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Dutch government has more allies than it realises

The Dutch Minister of Justice and Security is considering to refuse to implement a motion from the House of Representatives. That's not only damaging for trust in the government, but also a major risk to the confidentiality of communications.

Crystal clear instructions

Except for the Christian parties, the House of Representatives was unanimous last year: the Dutch government needs to protect the confidentiality of communications. The Dutch government was instructed not to supportMotion on "keeping encryption intact" (NL) any European legislative proposal that would restrict the use of encryption. A clear instruction, but the Minister of Justice and Security opted for a play on wordsHere's the letter of the minister (NL). In response to the motion, she said: because client side device scanning happens before end-to-end encryption is applied, client side device scanning does not impact encryption. In other words, "We think letter secrecy is very important. We will never open the envelope of your letter. However, we will come to your home and look over your shoulder as you drafting the letter."

Sharp parliament

Every properly thinking person understands: in doing so, you would still undermine the confidentiality of communications. And so did the House of Representatives, which came up with a new motionThe motion on client side device scanning (NL): the government may not support proposals that would allow client side device scanning. The minister advised against this motion. It would make, she says, negotiating about the proposal impossible. And, quite unusual, less than 24 hours before the vote, she sent another dramatic letterThe Dutch minister of Justice in panic, read her letter here to parliament. The House of Representatives was unimpressed and adopted the motion regardless.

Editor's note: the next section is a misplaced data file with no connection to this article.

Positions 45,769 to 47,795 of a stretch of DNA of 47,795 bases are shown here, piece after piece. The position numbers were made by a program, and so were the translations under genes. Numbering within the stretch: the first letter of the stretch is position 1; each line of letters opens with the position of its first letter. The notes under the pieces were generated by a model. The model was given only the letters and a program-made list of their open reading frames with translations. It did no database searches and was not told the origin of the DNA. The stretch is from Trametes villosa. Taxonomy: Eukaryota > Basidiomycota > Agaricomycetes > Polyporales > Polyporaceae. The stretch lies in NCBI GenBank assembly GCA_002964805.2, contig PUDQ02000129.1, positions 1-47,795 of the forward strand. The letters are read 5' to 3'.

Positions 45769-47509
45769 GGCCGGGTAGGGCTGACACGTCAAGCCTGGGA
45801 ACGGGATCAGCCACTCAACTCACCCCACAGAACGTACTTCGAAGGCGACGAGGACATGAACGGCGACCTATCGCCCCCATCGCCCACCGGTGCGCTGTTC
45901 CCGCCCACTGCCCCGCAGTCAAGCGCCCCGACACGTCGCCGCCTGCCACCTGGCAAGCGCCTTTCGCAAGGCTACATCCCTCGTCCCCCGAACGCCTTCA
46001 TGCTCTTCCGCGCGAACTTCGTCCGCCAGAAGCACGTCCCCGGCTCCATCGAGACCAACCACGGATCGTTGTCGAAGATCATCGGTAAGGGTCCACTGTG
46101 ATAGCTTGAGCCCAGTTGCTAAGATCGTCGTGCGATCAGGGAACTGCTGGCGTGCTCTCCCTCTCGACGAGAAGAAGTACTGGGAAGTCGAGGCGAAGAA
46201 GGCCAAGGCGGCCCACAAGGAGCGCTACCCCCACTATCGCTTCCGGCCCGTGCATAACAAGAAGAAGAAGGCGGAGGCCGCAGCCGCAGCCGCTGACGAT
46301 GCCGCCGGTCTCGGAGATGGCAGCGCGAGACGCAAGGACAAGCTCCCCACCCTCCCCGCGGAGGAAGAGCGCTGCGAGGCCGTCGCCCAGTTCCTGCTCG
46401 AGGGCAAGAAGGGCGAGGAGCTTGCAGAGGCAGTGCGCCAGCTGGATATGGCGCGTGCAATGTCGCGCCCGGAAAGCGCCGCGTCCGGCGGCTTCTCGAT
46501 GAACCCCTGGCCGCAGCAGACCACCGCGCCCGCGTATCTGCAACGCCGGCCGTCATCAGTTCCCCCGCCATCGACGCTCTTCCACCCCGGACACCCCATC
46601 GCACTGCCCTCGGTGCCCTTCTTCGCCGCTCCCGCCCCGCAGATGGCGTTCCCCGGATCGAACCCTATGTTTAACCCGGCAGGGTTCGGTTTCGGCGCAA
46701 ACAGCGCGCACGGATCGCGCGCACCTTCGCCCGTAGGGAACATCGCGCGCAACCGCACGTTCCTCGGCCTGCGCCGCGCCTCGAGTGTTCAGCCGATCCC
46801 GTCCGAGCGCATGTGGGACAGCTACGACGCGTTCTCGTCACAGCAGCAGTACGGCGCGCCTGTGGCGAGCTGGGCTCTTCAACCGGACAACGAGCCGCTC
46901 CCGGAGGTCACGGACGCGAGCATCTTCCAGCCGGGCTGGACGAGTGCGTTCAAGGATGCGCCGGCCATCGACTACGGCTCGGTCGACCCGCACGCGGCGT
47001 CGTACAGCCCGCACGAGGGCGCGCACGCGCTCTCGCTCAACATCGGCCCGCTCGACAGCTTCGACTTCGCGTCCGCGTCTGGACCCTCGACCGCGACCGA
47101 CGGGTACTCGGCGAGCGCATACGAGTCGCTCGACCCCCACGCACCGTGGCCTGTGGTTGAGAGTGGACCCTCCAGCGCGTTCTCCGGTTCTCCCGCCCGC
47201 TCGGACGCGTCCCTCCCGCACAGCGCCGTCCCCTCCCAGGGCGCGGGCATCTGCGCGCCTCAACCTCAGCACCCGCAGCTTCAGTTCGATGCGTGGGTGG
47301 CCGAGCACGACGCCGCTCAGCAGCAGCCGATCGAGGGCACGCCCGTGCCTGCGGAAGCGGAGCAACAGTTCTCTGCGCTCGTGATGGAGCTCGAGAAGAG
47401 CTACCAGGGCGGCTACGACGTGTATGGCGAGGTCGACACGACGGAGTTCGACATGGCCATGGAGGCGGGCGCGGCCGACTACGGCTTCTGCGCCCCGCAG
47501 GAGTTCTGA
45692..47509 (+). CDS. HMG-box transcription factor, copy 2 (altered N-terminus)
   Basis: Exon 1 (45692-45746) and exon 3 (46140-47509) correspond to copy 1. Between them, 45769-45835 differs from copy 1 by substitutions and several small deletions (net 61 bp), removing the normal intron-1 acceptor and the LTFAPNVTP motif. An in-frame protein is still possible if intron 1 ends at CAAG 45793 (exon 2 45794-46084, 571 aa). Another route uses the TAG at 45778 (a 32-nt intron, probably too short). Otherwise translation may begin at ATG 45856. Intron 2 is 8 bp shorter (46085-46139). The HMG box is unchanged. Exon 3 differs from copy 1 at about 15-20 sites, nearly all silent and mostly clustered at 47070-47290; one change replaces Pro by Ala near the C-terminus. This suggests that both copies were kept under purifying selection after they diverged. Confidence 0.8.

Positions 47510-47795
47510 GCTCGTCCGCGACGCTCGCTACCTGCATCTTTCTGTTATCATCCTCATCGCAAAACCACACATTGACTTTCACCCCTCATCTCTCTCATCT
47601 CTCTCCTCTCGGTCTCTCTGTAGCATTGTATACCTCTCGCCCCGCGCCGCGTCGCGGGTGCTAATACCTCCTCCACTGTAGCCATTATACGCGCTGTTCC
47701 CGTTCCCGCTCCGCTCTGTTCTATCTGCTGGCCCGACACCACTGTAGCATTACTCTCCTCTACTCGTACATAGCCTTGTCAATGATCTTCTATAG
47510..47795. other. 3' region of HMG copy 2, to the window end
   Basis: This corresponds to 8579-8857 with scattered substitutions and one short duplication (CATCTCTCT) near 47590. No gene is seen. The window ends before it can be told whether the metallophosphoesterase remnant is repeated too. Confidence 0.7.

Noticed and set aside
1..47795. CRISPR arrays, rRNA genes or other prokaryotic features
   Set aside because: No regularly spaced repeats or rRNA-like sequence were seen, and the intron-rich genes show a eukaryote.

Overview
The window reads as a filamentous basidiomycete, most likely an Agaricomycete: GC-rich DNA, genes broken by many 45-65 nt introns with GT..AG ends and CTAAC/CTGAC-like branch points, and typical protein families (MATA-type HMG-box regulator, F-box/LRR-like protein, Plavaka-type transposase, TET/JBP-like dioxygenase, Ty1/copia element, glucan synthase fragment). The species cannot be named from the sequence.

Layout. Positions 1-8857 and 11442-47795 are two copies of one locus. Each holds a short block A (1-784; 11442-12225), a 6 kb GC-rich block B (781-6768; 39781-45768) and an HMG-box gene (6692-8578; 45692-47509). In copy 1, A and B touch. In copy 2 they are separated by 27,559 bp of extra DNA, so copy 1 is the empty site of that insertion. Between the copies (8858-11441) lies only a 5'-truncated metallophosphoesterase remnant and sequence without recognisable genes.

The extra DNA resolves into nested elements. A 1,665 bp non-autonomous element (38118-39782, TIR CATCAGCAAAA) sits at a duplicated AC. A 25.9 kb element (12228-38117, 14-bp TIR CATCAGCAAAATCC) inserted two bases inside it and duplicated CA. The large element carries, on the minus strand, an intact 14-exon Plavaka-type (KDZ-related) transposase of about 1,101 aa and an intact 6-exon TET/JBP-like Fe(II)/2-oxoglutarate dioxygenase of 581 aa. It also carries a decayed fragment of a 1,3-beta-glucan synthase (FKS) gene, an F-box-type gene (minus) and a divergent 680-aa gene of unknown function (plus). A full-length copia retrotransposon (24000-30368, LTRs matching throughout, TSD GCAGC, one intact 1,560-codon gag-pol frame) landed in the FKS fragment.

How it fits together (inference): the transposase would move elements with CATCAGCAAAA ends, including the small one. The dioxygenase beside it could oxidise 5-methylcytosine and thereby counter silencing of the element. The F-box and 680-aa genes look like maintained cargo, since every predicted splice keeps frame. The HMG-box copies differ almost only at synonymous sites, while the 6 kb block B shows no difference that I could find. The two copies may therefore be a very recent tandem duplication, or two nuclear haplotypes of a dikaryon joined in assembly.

Minister ignoring parliament

As it is, the minister still seems to have no appetite for it. We know that the motion was discussed at a council of ministersHere are the high level minutes of that meeting. That is highly unusual. And we hear from the corridors that the minister may refuse to implement the instruction. A cabinet that disregards the will of the parliament is extremely problematic in itself. But it is also very dangerous. By allowing client side device scanning puts the confidentiality of communications at risk.

The Dutch have more allies than it thinks

The minister claims she would be alone in Brussels, with refusing client side device scanning. This is misleading because leaked documentsA (leaked) report from the Council's Law Enforcement Working Party show that governments other member states are also critical. For the German government, "it is necessary among other things to state in the draft text that no technologies will be used which disrupt, weaken, circumvent or modify encryption." Italy says it wants to maintain the current situation in which encryption is not restricted. Malta is concerned. And Poland, even Poland, has also now landed on a position where it wants encryption, and therefore the confidentiality of communications, protected.

The Netherlands would also ignore the Council's own legal expertsAll EU legislative institutions shoot European CSA-proposal down. Those experts say platforms can only monitor Internet users' communications if they limit the use of encryption, build in a backdoor or deploy client side device scanning. That would mean "de facto prohibiting, weakening or otherwise circumventing cybersecurity measures (in particular end-to-end encryption), to make such screening possible." Legal experts find that problematic. Legislators thus run the risk that European courts will make mincemeat of this measure in a few years. That won't help anyone, especially not the children they are trying to help.

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